Emerging from the sea of apathy
Bill Rinner | Sunday, February 29, 2004
One of the greatest legacies bequeathed by the Baby Boomer Generation is the wave of apathy and cynicism embodied by Generations X and Y. Baby Boomers are our parents, our professors and our politicians. While they exposed the true nature beneath the postwar American utopia, their deconstructive legacy has left a philosophical void in our generation’s souls. Only recently have we begun to turn the tide.Political correctness became the shining light of the disenfranchised; moral relativism, the cornerstone of academia; and divorce, the natural consequence of marriage. American leaders, once revered for their strength, turned into one-liners for talk show hosts. Now the largest religion in America can hardly be discussed openly, much less expressed outwardly.Their minds were opened, now ours are closed – not to the plurality of moral codes and personal philosophies, but to the adoption of a single one that can serve to define the self. Why such reluctance? Perhaps the parallel trend of diminishing personal responsibility offers clues.The “it’s not my fault” mantra is now celebrated by everyone from trial lawyers to psychiatrists to opportunistic civil rights leaders with quick-fix solutions for problems that in part could be solved through a bit of personal contemplation and self-motivation. In such an atmosphere, the most difficult thing one can do is develop a personal philosophy that might be blamed for personal shortcomings at some point in the future. Defining oneself on purely situational grounds to maximize short-term gains seems to be the only rational path to follow.Scourged for their purportedly narrow-minded or intolerant world views, traditional liberals and conservatives gave way to the self-proclaimed moderates. The term “moderate” by itself offers little information about one’s true philosophical grounds, if they exist at all. Still, a young generation instructed by its elders that the greatest sin one can commit is to insult another’s views converged towards this ambiguous center, where comfort generated apathy.Educators at every level only fed this apathy by instructing their students to deconstruct their hollow viewpoints and embrace a shallow hymn of multicultural understanding that discouraged ideological pluralism in favor of ethnic and cultural diversity. The latter is an essential component of modern society, but the prospect of celebrating philosophical diversity causes many to recoil in fear of offending those with conflicting views shaped by something as fundamental as ethnicity.Today our generation faces the task of redefining itself through individual rather than collective means. Focusing on how cultural identity helps shape the self is a small step in the right direction, but overcoming the fear of expressing a firm ideological or political view is the most crucial component. We cannot rely on an overriding cultural wave of epic proportions; instead, we must look inward and confront the voice in our head that says the easiest path is that of least resistance.After regaining confidence in our values, the next step is outward expression in a more public forum. Remember that kid in your first-year classes who asked all of the stupid questions, knowing his professor would mercilessly shoot him down every time? Despite his ignorance and stubbornness, he was still the bravest one in the classroom. Taking a lesson from his example might prove more enlightening and worthwhile than previously assumed.While a few professors relish the ability to sweep their students’ values away as a misguided strategy for opening their minds, you must not fear expressing your opinions, particularly if they diverge from the professor’s. Instead of interpreting a professor’s challenge to your opinion as merely an opportunity to discard it, take the challenge as an opportunity to question and possibly reaffirm your own values. If you do decide that your previous biases and opinions were flawed, then find a revised view to fit in its place rather than falling into the sea of apathy.The tragic events of September 11 will define our generation as we decide whether or not to overcome our indifference and engage ourselves in the surrounding world. Being forced to use an incident of such tremendous magnitude as an opportunity to explore one’s personal identity is regrettable but completely necessary. This year’s election will afford us an opportunity to decide the future path of the nation, domestically and internationally. Disregarding individual perceptions of President George W. Bush, he threw down the gauntlet to the international community by considering terrorist attacks against the nation an act of continuing war. His subsequent foreign policy decisions attempted to address the root of the problem both directly and indirectly, and the country now must either fully commit to his vision or replace the playbook entirely.Do you support the path of the nation, or should we make a drastic revision? Make up your mind, raise your hand, voice your opinion and defend it vigorously. Otherwise, the sea of apathy is wide enough to fit anyone who’s up for a swim.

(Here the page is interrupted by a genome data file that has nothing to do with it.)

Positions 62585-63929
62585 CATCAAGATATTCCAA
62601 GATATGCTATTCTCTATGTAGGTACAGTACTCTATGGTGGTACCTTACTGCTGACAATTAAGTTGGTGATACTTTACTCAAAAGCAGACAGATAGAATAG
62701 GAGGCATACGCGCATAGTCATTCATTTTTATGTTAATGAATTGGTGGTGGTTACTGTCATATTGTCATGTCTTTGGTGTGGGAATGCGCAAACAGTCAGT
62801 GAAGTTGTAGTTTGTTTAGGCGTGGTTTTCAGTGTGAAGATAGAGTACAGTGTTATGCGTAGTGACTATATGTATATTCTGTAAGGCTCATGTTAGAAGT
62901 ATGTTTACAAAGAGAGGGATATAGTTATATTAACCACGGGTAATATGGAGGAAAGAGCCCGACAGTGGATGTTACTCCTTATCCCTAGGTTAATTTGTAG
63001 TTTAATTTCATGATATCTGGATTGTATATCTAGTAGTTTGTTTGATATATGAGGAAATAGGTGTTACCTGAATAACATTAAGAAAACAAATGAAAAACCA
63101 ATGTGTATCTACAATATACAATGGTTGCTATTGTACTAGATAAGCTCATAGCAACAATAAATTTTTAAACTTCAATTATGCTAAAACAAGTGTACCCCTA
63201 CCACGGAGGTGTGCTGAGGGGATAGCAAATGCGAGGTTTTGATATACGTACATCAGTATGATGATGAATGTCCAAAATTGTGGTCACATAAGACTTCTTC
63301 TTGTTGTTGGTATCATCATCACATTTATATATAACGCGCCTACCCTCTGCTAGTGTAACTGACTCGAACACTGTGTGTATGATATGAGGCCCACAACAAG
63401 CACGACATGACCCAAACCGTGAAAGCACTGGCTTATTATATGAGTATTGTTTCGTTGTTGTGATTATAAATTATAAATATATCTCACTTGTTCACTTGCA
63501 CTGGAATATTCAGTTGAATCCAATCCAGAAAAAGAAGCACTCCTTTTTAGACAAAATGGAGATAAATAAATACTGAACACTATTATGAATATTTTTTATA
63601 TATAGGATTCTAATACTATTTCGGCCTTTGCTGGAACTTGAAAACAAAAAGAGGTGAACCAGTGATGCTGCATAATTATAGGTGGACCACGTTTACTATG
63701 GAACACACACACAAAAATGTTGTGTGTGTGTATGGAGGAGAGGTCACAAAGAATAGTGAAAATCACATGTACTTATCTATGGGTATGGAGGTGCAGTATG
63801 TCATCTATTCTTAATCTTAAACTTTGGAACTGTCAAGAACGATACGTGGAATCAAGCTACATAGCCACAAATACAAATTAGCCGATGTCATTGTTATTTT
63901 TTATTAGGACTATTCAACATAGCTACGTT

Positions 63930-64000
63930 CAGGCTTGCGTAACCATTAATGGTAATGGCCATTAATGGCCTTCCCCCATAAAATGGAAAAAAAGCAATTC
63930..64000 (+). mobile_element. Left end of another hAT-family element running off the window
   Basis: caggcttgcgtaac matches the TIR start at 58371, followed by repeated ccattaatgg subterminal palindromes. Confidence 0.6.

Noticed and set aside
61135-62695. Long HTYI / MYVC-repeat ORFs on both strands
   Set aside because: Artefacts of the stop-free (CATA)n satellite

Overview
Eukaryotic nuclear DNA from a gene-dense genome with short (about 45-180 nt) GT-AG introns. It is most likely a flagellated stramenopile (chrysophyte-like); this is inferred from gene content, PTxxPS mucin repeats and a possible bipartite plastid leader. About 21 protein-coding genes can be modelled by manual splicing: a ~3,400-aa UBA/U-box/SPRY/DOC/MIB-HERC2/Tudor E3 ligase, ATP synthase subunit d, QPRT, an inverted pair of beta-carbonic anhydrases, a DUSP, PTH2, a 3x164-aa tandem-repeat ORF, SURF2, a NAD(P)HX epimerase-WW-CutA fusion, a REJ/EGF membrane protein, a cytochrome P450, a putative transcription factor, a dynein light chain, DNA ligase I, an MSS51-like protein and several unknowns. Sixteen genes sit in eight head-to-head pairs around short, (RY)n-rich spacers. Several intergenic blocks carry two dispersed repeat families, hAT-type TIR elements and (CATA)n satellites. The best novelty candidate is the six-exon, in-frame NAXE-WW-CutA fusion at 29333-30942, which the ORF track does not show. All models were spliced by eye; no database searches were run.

Bill Rinner is a junior economics major studying abroad at the London School of Economics. He wishes to thank a dear friend who provided invaluable input for this column. His column normally appears every other Friday, and he can be contacted at firstname.lastname@example.org.The views expressed in this column are those of the author and not necessarily those of The Observer.